Thursday, August 2, 2018

Voltron: Legendary Defender (Re)Watch 6.4, "The Colony"

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A revelation returns the Paladins and the Galra to their former tension--and more is added on--as the sixth season of Voltron: Legendary Defender continues.

6.4, "The Colony"

Written by Mark Bemesderfer
Directed by Chris Palmer


Not an auspicious opening...
Image taken from the episode, used for commentary

The Castle of Lions approaches the ruined Daibazaal, carrying with it the ships made from the interdimensional comet Lotor had purloined. Lotor and Allura confer about current circumstances and purpose to harness immense energies from the interdimensional rift that had ruined the planet. The two pilot a craft to begin efforts to that end, the other Paladins and Coran looking on with skepticism and voicing concerns.

There's no doubt when that door opens.
Image taken from the episode, used for commentary
The pilots breach the gate between Daibazaal and an energy realm, vanishing from sight of the Castle and emerging into a seemingly endless sea of light. Subtle structures reveal themselves--and an alert sounds on the Castle as a craft approaches--an Altean shuttlepod carrying Keith. Keith asks after Lotor and expresses angst that the latter is amid the energy field.

Allura and Lotor confer about their findings, Allura voicing concern as Lotor collects samples. Keith returns to the Castle of Lions and is challenged--briefly. Keith claims Lotor has been lying--with Krolia and the Altean woman they found--Romelle--confirming his claim. Shiro stalls for time as Allura and Lotor continue in the field, taking in power--and Haggar watches from afar, through Shiro. News is exchanged, with Coran noting his own doubts as Romelle explicates the history of her people; they are something of a pet project of Lotor's, collected by him and hidden on a colony in the quantum abyss.

It seems too good to be true.
Image taken from the episode, used for commentary
A second colony was spun off from the first, one selecting Alteans with particular characteristics and isolated utterly from it. Doubts of Lotor soon emerged, and Romelle learned that the second colony was, in fact, meant only to harvest quinetessence from the taken Alteans. The arrival of Keith and Krolia allowed her to prove her allegations and to escape from the colony. And the revelation stuns the Paladins, who cannot act against him until Allura is secured.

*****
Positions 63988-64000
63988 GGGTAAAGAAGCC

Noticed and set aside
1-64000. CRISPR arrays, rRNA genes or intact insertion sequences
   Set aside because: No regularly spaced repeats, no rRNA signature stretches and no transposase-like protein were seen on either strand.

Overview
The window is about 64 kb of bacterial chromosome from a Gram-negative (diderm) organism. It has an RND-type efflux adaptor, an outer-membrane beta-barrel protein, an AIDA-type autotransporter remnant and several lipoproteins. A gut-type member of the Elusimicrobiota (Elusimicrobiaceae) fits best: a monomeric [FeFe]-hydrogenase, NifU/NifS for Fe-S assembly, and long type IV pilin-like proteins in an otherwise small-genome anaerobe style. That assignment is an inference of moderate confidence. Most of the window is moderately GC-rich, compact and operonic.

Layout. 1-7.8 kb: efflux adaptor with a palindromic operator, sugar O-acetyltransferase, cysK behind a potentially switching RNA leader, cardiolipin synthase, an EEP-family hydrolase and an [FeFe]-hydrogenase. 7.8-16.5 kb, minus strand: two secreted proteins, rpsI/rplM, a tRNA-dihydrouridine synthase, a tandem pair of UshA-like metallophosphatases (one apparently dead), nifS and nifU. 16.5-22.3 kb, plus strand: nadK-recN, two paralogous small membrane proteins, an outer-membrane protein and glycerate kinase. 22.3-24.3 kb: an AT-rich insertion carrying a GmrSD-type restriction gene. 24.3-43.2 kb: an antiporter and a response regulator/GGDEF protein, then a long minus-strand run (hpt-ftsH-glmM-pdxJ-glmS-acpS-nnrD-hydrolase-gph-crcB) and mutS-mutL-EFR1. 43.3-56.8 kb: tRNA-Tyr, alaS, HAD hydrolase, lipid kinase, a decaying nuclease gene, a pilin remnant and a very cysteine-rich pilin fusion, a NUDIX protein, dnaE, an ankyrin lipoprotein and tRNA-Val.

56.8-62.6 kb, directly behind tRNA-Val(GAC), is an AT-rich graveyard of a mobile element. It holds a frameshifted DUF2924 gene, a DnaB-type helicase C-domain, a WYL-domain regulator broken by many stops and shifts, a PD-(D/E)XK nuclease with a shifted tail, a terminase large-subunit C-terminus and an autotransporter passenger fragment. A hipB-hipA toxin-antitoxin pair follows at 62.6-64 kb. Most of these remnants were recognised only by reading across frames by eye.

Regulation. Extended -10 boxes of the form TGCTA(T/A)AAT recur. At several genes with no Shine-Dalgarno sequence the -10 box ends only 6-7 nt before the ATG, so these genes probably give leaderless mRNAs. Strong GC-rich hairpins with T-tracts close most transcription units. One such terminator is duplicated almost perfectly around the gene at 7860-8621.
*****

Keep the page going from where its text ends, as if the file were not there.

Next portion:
Lotor is changed as he and Allura return to the Castle and kiss. The Paladins confront him, and his perfidy is revealed. He tries to explain himself, but Allura rejects him. His erstwhile lieutenants take the chance to attack, and Haggar psychically assails Shiro, turning him against the other Paladins. A melee ensues, with Shiro absconding with Lotor and damage being inflicted on the Castle. In its wake, Keith resumes both command and the Black Lion, and the Paladins move with dire purpose against their suborned comrade.

Battle resumes, and Keith tries to restore Shiro--to no avail--as the latter seeks to escape with Lotor to Haggar. Voltron is formed, and the battle rages on.


That Lotor is revealed to be perfidious is not a surprise, nor yet is it a surprise that Haggar's machinations conduce to him. Given the long-established Arthurian resonances of the story, it is easy to read the two--Lotor and Haggar--as Mordred and the Morgan/Morgause amalgamation that pervades late 20th and later Arthurian presentations, but that is also not a surprise. That the revelations in the episode and the readings they suggest are not surprises does not mean they are not interesting, however, or that the Arthurian reading does not reinforce the prevailing medievalism of the series.

And there is some interest in the specific form of Lotor's perfidy. He is described as exhibiting a messianic figure to the scattered Alteans, offering a great many who would otherwise be adrift in a diaspora a chance at a new home and offering a select few an even more reified one. That he is so described--and that the promises made are as patently false as they are--evokes ideas of heretical religious movements springing up, something with which orthodox institutions were necessarily concerned. Since, in Voltron: Legendary Defender, the Paladins are as close to an orthodox institution as seems to exist, that they would swiftly align themselves against the perpetrators of such heretical acts makes sense. Whether they will act to free those led badly remains to be seen--but it would be very much in line with their knightly forebears for them to do so.

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